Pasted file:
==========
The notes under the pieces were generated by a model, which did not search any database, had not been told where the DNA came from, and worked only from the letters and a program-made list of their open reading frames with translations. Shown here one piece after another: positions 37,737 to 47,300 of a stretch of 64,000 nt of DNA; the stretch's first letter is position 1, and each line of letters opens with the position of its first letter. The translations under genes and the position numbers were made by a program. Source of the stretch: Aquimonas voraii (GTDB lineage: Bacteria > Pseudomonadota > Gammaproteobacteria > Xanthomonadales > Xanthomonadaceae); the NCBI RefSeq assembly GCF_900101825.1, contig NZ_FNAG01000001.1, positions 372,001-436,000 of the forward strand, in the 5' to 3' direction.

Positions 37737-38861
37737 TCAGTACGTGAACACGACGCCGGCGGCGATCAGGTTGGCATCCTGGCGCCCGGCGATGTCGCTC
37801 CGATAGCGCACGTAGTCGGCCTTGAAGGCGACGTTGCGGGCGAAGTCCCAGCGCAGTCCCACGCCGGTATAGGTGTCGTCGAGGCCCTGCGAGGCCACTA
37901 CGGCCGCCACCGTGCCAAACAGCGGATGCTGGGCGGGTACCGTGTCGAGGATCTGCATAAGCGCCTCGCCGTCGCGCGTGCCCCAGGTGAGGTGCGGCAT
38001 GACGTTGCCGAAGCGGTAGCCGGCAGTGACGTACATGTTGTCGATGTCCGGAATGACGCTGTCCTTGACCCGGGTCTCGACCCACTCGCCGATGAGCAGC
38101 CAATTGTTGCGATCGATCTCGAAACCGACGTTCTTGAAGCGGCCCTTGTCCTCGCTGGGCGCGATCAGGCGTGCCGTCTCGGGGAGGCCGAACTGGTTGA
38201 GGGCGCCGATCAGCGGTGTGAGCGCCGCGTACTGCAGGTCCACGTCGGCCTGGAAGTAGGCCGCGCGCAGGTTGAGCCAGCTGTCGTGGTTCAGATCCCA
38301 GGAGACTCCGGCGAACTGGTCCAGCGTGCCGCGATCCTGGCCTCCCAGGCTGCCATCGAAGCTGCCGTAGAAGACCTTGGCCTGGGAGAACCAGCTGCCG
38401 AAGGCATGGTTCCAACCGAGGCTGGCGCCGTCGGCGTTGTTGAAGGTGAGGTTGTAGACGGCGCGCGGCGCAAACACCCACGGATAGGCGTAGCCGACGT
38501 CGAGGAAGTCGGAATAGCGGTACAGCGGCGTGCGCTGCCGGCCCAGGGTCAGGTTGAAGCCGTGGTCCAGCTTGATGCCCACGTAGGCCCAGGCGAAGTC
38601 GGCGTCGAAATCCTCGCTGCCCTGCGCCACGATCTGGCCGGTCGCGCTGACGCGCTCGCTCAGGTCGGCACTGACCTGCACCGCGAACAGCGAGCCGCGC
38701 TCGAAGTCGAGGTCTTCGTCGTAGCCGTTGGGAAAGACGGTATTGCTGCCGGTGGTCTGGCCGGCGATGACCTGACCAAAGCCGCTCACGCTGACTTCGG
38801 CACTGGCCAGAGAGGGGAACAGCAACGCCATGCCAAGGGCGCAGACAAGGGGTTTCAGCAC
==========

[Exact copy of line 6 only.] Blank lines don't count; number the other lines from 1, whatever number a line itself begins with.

38001 GACGTTGCCGAAGCGGTAGCCGGCAGTGACGTACATGTTGTCGATGTCCGGAATGACGCTGTCCTTGACCCGGGTCTCGACCCACTCGCCGATGAGCAGC